Dama writes: "Dumas never paints from life. She would rather work from photographs, images cut from magazines or newspapers, postcards, reproductions of artworks from every period and style... the [recent Luc Tuymans] case draws attention, once again, to the relationship between figurative painting and its source. Is a painting based on a preexisting image different from that image? The legal issue shifts towards ontology. Dumas seems to answer the question by shifting the emphasis to how we perceive painted images. She feeds her empty canvases with the visual material she carefully collects, turning them into images that are more ambiguous and therefore more powerful. Her works are based on the complex structures that rule our visual culture. She uses images that represent 'difficult' themes such as violence, sex, and religion, not to provoke viewers but to force them to process the distance between the originals and her paintings."
McCleary remarks: "I will have the model come and pose for drawings and sometimes a photograph. The models return many times and pose in sets I build in the studio... It can take up to nine months to finish a painting. I usually work on four or five painting simultaneously. I work two to three hours a day with the model and continue to work on the paintings alone. There are usually two or three models posing throughout the week." He adds: "I want to keep a prudent distance from the model. The people I paint are always people I have respect for. I have to have some sort of connection to them... For me, painting is just working. It requires a lot of time alone, which I enjoy."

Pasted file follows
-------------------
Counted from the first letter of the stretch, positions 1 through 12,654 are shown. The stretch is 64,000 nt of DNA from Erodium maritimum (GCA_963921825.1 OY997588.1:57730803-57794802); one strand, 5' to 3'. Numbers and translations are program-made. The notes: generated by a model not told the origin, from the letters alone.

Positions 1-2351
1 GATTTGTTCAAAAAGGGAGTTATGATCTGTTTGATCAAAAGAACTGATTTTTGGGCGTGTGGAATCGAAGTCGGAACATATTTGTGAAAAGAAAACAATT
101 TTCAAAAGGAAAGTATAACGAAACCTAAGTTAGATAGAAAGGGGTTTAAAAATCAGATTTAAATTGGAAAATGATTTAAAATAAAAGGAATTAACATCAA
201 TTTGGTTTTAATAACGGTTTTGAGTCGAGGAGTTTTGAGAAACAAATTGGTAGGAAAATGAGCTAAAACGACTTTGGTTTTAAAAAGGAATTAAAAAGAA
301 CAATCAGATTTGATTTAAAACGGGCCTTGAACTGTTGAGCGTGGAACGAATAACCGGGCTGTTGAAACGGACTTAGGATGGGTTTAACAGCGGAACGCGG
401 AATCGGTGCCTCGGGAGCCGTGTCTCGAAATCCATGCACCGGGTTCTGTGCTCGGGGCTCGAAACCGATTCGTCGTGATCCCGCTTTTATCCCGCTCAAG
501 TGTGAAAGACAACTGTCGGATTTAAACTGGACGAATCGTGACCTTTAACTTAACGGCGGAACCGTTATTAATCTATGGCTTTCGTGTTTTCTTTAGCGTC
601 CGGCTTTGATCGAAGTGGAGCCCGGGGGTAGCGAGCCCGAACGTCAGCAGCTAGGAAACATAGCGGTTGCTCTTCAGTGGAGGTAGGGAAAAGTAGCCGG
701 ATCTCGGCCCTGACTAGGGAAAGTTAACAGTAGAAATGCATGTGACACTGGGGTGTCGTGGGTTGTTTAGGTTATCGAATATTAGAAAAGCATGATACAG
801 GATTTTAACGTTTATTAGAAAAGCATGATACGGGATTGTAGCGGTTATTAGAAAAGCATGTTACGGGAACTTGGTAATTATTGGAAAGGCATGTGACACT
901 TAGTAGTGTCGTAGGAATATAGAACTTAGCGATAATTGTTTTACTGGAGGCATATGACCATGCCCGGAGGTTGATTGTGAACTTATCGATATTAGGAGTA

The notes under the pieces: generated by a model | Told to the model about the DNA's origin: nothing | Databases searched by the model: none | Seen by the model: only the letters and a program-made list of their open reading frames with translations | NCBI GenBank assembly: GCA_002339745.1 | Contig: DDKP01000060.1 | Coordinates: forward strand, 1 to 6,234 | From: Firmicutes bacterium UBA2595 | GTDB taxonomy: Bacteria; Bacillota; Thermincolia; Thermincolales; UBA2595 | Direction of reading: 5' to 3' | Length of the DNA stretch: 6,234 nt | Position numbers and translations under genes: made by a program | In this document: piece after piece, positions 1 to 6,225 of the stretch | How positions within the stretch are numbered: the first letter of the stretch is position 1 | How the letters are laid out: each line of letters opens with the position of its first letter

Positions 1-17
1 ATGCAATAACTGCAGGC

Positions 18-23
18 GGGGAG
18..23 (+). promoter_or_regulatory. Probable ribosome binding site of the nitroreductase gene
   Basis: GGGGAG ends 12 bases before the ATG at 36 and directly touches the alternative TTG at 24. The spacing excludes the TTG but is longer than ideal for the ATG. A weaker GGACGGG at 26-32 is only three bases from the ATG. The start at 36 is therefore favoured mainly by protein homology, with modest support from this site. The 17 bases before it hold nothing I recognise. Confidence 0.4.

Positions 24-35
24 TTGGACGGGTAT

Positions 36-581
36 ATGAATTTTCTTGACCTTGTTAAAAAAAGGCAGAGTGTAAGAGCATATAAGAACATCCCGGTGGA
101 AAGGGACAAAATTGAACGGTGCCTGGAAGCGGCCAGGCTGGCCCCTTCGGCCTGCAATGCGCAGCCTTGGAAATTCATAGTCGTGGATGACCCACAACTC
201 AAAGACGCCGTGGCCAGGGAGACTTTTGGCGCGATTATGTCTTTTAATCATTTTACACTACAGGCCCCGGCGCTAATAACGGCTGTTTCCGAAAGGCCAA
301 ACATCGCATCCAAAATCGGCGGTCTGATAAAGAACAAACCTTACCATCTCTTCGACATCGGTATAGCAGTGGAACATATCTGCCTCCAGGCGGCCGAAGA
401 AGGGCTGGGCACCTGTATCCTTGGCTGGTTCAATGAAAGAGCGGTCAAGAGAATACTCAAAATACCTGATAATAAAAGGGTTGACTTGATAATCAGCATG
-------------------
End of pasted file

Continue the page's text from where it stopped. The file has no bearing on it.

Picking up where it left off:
Phong Bui interviews painter Tal R, whose show Altstadt Girl is on view at Cheim & Read, New York, through February 14, 2015.
R comments: "What I want is to stay very close to a kind of impulse that evokes a narrative without the necessary details. This impulse for me feeds action. I develop this relationship for a while and then I have to go out again to restart it all over again. When I sit in a hotel room and I want to draw a stranger, I don’t mind when the eyes and the ears are not correct. What I care about is whether the drawing is alive, or if it can breathe. Years ago I went to the Edvard Munch museum to see his paintings, as well as seeing other works by his contemporaries in Scandinavia like Anders Leonard Zorn, Richard Bergh, Eero Järnefelt, just to name a few at the National Museum in Olso. There was such a contrast between everything they had painted, from the figure, the house in the forest, the moon to a dog and everything else, and the Munch paintings where all the details fail. But what is moving and alive in Munch’s paintings, which the others miss, is the air that breathes in and out of the images at all times. I always feel Munch kept his gun pointed all the time at the target where impulse and action are both right at the edge."
Edited by artist Brett Baker, Painters' Table highlights writing from the painting blogosphere as it is published and serves as a platform for exploring blogs that focus primarily on the subject of painting.